Wednesday 25 April 2012

Seeing Spots

Appropriate attire?
Culturebaby and I went to see the new Damien Hirst retrospective at the Tate Modern yesterday afternoon with one of her little buddies and his family. If ever you could design an artistic baby playground, the Tate Modern at present is the closest thing to perfection with its combo of Kusama and Hirst. Culturebaby was still excited by the evening and, despite a strong rebuttal of a bowl of salmon and veg puree (I'm hoping she hasn't inherited my anti-fish tastebuds), she was smiling and chatting, and excitedly cooing at a Hirst butterfly print right up until bathtime.

On so many levels the exhibition was fabulous, and I loved having Culturebaby with me as I experienced so much more than I would going alone. I'd had a taster of what to expect as we had recently watched a brilliant programme (Damien Hirst: The First Look) with surrealist comedian Noel Fielding (incidentally, this choice of presenter was an utter stroke of genius by Channel 4). With my daughter in mind, I really tried to look at Hirst's work from the perspective of a baby and discovered a colourful, sensory, engaging wonderland where some might see rather more morbid themes... I'm convinced Hirst is very much in touch with his inner child; there was so much in his work for the babies to delight in. As usual there was much of the usual leg waggling and excited squealing, and several passers-by stopped to chat about their reactions. (For picture and video tours see here and here)

On entering the exhibition we encountered Hirst's early work, described by one review as 'juvenillia'. It is rough and ready, but very colourful. Culturebaby and I stopped to examine the similarities between her (rather odd but favoured and, therefore, brought along) stacking pan toys and the work 8 Pans 1987. Indeed, no sarcasm is intended here. Throughout the exhibition many of the items are everyday, simple, bright, and often childlike - and therefore easy for Culturebaby to relate to. We then moved through rooms hung or decorated with colourful dot paintings, and like Egyptian tombs, these bright walls encase rather more macabre contents. But for Culturebaby the flies in A Thousand Years 1990 (a life cycle from cow's head, to flies, to fly killer) were merely dynamic and engaging; and the fish, lambs, cows and shark preserved in formaldehyde are (rather serene) characters recognisable from books such as Fluffy Chick and Friends (Incidentally THE best cloth books ever). I think passers-by may have been rather amused by the animal noises I was making in front of the various cases, but Culturebaby was having a great time!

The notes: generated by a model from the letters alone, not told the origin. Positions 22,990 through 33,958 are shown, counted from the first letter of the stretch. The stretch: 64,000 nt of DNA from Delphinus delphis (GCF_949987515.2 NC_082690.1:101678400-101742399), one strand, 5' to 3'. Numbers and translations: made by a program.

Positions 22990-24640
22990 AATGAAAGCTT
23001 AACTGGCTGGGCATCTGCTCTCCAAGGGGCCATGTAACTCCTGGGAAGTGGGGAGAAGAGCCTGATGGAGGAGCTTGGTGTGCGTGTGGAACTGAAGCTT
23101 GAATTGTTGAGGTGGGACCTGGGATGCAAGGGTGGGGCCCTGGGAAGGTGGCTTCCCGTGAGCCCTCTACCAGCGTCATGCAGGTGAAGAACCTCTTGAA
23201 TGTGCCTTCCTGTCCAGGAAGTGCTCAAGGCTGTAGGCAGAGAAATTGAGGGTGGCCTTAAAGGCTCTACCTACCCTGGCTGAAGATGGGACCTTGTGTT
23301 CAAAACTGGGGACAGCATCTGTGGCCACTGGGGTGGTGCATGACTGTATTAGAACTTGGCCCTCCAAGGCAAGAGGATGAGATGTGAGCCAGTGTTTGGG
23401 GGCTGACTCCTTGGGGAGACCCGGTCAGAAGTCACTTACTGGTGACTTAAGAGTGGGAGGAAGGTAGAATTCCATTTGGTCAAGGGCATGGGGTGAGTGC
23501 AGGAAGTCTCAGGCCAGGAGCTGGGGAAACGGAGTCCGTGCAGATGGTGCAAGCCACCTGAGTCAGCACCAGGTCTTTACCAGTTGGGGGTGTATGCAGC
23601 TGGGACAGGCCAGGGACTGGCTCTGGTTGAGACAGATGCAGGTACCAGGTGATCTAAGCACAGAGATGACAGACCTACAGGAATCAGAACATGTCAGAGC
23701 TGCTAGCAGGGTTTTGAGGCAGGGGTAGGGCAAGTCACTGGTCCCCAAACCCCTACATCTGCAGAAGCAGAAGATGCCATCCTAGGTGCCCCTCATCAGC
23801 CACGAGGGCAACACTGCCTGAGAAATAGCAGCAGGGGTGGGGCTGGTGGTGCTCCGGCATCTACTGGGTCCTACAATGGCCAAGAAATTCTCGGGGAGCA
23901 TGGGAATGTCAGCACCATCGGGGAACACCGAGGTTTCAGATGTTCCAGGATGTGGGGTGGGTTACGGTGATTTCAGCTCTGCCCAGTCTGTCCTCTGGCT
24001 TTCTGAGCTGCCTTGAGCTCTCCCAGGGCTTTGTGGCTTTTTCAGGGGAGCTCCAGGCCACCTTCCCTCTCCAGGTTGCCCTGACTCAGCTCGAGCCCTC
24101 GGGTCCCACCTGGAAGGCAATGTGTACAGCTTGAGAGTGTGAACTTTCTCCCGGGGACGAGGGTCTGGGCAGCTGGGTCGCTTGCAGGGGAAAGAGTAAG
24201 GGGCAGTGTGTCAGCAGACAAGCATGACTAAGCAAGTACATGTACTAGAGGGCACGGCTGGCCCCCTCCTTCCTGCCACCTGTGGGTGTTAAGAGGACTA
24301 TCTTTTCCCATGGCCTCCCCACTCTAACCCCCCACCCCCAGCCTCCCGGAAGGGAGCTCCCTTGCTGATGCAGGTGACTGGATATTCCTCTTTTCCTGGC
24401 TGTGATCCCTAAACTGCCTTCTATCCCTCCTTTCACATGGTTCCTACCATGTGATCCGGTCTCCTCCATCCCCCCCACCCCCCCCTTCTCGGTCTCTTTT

We then moved rather hastily past the rows and rows of cigarette butts (hopefully the smelly, giant ashtray may have put her off for life...) but stopped to examine the beautifully reflective casing and colourful contents of the pills in Lullaby, the Seasons 2002. Next, the series of monochrome, bright canvases with butterflies mounted here and there, entitled In and Out of Love 1991, were really appealing to the babies - they tried to reach out and touch the butterflies beyond the glass - and this was followed by a wonderful room where colourful and patterned live butterflies were hatching, flying around, feeding, and landing on us. Could it get more exciting for babies? Apparently so. The best space came a little later where a giant inflatable beachball bounced suspended above a fan in the centre of a room (Loving in a World of Desire) whilst giant circular paintings span on the walls. The room was uplifting and joyful, the former work jolly; the latter magnificent. And the sensory fun continued... Culturebaby yelped with excitement as we entered the room containing the (rather sinister to an adult, but incredibly shiny for a baby) surgical equipment in cupboards, and continued to fight her (long overdue) sleep in the rooms containing the exquisite and colourful Doorways to the Kingdom of Heaven 2007 (stained glass windows made entirely of butterflies); and the glimmering Judgement Day (a huge cabinet full of jewels). Then, after a well timed nap over lunch, she woke up just in time to see the glistening (and not at all tacky as I had expected) jewel encrusted skull For the Love of God. We had it to ourselves for a moment, sparkling, relic-like, at the centre of a pitch black room, and it was rather awe inspiring for little and big eyes alike.